At Phelps Luck Elementary, a showcase for the kids

NEIGHBORS

May 21, 2002|By Dana Klosner-Wehner | Dana Klosner-Wehner,SPECIAL TO THE SUN

DOES THE color of food influence its taste? What chemicals make metal rust? These and many other questions were raised in the 58 science projects on display May 14 at Phelps Luck Elementary School's science fair.

The displays were part of "May Daze Celebration," which included an enrichment fair of children's work in each grade and performances by the school's band, chorus and orchestra.

"The event showcases the kids' work in every grade," Assistant Principal Jonathan Davis said. "We are extremely proud of all our students."

The fair was sponsored by the PTA science committee.

"It's unusual for an elementary school to have a science fair," said Cynthia Wick, a mathematician and a member of the committee. "We want to show kids science can be fun."

The committee is made up of five parent volunteers. Throughout the year, the committee sponsors speakers, organizes the science fair and provides incentives for children, said committee Chairwoman Lindsey Panton, a biologist.

Seventy-one children worked on projects at home and displayed their results at the fair. Every participant will be awarded an engraved medal next month.

Fifth-graders Catriona Moody and Laura Harrington said they enjoyed watching people's faces as they tasted green, red, blue and gray vanilla ice cream (colored with food coloring). Tasters were asked, "Does color influence taste?"

"It was fun to be the one holding the secret," Laura said.

The girls used 39 taste testers, including 22 children.

"Not many people were fooled," Catriona said. "But kids were definitely more influenced by color than adults."

Some experiments were more complex. Third-grader Aileen Tartanian measured the diameter of the sun using a pinhole viewer that she made out of a cornmeal canister and a poster tube. After measuring the image, she used a mathematical equation that she said brought her within 2 percent of the true diameter. "It was easy," Aileen said. "All you have to do is solve for a ratio."

For some, getting involved in science was an eye-opening experience.

"When you do an experiment, you get to do things you never knew you could," said third-grader Jennifer Pratt, who worked with classmate Rebeka Gomez Wick to discover what makes bread rise the most.

"I thought you had to make a new food to make science," Jennifer said. "I didn't know you could do an experiment with food that already existed."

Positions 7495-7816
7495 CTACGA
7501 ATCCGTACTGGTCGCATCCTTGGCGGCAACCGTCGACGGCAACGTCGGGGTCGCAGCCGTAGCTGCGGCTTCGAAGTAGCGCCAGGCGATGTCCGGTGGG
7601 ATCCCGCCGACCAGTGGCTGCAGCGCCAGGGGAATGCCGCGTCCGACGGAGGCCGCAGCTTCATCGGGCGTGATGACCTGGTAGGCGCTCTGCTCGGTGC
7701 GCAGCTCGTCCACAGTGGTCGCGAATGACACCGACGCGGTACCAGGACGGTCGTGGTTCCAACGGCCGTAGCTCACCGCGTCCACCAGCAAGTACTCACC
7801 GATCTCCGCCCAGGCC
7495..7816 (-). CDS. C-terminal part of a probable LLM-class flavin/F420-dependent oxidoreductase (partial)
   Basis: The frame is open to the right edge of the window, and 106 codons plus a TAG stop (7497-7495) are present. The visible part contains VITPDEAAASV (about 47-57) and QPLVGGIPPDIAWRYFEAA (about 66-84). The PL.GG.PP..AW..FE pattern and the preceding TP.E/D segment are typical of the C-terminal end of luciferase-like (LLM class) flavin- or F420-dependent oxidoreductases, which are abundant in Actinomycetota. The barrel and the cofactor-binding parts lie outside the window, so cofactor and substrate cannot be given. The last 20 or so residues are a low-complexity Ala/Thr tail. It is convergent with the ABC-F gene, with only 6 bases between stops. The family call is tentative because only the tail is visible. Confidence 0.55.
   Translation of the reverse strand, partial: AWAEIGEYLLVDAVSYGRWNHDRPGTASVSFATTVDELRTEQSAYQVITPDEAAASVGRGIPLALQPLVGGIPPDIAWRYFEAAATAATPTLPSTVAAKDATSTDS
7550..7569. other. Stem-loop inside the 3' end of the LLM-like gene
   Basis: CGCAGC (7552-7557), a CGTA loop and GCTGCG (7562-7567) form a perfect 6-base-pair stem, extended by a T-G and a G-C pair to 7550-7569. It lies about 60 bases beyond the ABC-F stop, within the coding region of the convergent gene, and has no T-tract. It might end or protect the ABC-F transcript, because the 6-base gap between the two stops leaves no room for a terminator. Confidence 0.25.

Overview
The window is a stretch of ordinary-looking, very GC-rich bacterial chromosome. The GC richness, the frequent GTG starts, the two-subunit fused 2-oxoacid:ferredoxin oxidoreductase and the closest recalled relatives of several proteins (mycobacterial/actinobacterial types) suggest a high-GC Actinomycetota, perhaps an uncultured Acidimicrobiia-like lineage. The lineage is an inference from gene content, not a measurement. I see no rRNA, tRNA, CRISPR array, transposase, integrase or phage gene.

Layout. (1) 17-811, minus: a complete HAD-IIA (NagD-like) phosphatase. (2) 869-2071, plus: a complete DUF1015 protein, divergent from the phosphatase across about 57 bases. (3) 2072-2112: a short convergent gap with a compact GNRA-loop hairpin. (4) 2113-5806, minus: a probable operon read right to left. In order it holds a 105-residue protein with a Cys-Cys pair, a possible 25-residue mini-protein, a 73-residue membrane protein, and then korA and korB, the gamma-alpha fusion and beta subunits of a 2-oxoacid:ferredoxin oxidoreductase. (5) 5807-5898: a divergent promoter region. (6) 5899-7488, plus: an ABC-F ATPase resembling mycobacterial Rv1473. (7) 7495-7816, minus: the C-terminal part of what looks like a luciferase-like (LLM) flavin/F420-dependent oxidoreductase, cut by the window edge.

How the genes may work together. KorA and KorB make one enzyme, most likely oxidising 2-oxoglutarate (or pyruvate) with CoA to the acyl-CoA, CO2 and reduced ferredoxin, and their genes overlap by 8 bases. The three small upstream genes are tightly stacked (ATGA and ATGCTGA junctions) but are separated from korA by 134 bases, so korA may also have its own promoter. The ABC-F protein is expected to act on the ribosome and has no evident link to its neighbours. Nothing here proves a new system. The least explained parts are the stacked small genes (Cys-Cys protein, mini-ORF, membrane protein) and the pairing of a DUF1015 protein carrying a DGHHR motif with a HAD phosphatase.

"The fair gets the kids actively involved in science," first-grade teacher Kara Keeney said. "It's fun to see what the kids are doing."

Also serving on the PTA science committee are Buck Ferrin, a high school chemistry teacher in Carroll County, physicist Agust Valfells and engineer Afzal Chowdhury.

Surprise scholarship

Long Reach High School senior Samantha McCoy did not suspect anything out of the ordinary as she sat in her sociology class May 10.

Not until her guidance counselor, Donna Cook, walked in and announced, "Someone from this class has won a $1,000 Papa John's scholarship."

Immediately after Cook, representatives from Papa John's Pizza entered the classroom with pizza and drinks for everyone in the class. Inside one of the boxes was a giant check for Samantha.

"Her mouth dropped open, and her eyes got big when I made the announcement," Cook said.

Samantha's parents, Jacky and Andrew McCoy, and her brothers, Jonathan, a freshman at Long Reach, and Michael, 7, who is home-schooled, were present to help her celebrate.

The scholarship was awarded as part of a national Papa John's Scholars Program.

Books on exhibit

Congratulations to five Stevens Forest Elementary School pupils whose handmade books are on display at Columbia Art Center.

"Moon Books" by second-graders Eric Yi, Erin Yarn, Jarren Tyler, Kim Harris and Sivan Roth are part of the "Reading as Process, Art as Content" exhibit.

"The children were studying the moon in science class," art teacher Nancy Charamella said. "They made moon calendars in science class, they drew illustrations in art class and wrote essays in language arts class."

Handmade books by orchestra teacher Patrick Walls and Charamella also are on display.

The center is at 6100 Foreland Garth. The show will run through June 2.

Information: 410-730-0075.

Engineering challenge

Two teams of engineering students from Howard County public school system's Technology Magnet Program took first and third place in the NASA Engineering Challenge 2002.

Long Reach High School senior Sam Summerford was on the first-place team and junior Jatin Shaw was on the third-place team. The teams were made up of students from Long Reach and River Hill high schools. They competed with teams from Perry Hall High School in Baltimore County and Eleanor Roosevelt High School in Prince George's County.

The competition asks each team to solve a set of hypothetical challenges that could be encountered during a space mission. The students are expected to integrate engineering, science and mathematics into their solutions.

Baltimore Sun Articles
|
|
|
Please note the green-lined linked article text has been applied commercially without any involvement from our newsroom editors, reporters or any other editorial staff.